A damning report by the Organisation for Economic Cooperation and Development (OECD) published this month says biofuels’ ability to tackle global warming is very limited, and that biofuels are only economically viable with large state subsidies that in turn could lead to rising food prices and damage to forests and wildlife.
The paper goes so far as to call for governments to “cease creating new mandates for biofuels” and to end existing targets. Instead it says technology-neutral policies are needed, such as financial instruments, energy saving and improving vehicle efficiency.
The OECD is the latest in a growing list of respected bodies to cast doubt on the usefulness of biofuels. Others to express scepticism recently include the World Bank, the International Transport Forum, and the German Advisory Council on the Environment.
Earlier this year, EU leaders approved a goal that 10% of transport fuels should come from biomass by 2020. The goal was criticised by environmental groups for focusing on the technological means and not the desired outcome.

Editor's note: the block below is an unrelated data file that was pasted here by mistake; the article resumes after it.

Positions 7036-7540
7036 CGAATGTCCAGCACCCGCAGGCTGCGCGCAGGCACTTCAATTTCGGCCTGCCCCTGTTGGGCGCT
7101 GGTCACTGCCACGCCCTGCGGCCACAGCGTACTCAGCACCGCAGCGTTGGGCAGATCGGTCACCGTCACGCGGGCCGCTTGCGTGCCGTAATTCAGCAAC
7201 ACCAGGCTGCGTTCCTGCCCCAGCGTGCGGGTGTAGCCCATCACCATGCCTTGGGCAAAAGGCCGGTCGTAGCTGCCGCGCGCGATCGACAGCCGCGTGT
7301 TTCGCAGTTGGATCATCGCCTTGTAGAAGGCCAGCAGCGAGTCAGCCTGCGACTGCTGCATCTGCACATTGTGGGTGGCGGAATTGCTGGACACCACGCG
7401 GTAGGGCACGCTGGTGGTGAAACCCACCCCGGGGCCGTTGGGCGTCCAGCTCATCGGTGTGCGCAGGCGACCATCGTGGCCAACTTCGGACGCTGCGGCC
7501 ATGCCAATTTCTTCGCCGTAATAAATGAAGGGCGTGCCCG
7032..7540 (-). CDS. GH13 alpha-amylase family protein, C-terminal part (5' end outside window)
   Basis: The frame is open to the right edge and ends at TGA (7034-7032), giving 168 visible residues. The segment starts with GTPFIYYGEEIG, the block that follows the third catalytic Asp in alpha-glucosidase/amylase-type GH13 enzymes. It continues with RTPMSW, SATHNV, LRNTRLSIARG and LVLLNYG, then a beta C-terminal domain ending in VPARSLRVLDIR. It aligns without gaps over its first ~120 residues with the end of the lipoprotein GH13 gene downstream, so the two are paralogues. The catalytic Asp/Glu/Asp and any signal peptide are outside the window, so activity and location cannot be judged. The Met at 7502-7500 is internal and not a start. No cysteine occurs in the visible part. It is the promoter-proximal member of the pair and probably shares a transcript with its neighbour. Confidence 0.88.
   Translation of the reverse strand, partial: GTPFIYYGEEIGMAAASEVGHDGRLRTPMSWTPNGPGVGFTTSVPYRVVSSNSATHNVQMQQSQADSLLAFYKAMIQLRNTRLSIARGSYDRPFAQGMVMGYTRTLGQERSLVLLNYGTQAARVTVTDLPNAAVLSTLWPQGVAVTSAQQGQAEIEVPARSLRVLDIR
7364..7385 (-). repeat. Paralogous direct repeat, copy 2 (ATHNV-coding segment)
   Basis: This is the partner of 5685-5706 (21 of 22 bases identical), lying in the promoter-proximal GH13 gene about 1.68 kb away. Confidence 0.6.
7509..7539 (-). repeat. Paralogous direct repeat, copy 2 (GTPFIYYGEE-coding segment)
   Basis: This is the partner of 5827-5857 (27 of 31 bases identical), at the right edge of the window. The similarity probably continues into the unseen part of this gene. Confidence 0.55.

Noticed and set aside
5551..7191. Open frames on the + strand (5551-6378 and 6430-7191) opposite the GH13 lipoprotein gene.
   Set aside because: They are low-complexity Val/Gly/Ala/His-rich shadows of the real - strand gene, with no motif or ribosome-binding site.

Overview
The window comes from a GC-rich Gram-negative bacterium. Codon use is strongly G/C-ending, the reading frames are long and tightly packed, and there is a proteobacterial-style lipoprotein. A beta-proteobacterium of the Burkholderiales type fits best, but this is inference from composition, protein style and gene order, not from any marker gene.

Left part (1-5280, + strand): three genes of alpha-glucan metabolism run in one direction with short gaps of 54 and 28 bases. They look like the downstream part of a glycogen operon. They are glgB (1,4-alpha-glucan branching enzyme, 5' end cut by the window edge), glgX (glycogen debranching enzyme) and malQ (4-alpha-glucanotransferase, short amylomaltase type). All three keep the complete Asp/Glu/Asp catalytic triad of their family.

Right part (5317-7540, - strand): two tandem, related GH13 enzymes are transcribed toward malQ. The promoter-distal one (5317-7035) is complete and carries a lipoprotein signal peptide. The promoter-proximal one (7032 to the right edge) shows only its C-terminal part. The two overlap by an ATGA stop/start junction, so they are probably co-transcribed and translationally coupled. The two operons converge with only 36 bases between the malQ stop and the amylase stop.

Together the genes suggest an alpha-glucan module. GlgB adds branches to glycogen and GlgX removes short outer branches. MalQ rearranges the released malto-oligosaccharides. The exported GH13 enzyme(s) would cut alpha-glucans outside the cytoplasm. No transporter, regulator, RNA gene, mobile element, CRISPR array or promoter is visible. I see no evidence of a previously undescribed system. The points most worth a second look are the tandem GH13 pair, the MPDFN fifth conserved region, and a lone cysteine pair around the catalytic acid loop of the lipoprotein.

Now Brice Lalonde, the former French environment minister who chairs the OECD’s round table on sustainable development, says the EU may have to reduce its 10% target. “You cannot feed people and soak up carbon and protect biodiversity and fuel cars,” he told the Financial Times. “European transport ministers set the target ‘as long as it is sustainable’– that is a key sentence.”
The Commission is currently working on sustainability criteria to add to its biofuel proposal, but the OECD says such criteria are hard to enforce and could be invalid under international trade rules. “Though theoretically possible,” it says, “reliance on certification schemes to ensure sustainable production is not a realistic safeguard.”
The OECD’s conclusions are supported by a new book on biofuels published by the American think-tank, the Worldwatch Institute. “Bio-fuels for Transport” argues that a massive increase in biofuels production could hasten deforestation and biodiversity loss and therefore speed up climate change.
The Commission published a report in July saying the EU’s 10% target could be achieved sustainably without disrupting European markets, but it was based on growing biomass crops in Europe, and few believe the 10% target can be met without large imports of biofuels.
• The British coach operator National Express has withdrawn from biofuel trials which would have seen some of its buses running on 30% biodiesel. The company has abandoned trials of first and second generation biofuels because it said there were too many sustainability issues still to be resolved.
This news story is taken from the September 2007 edition of T&E Bulletin.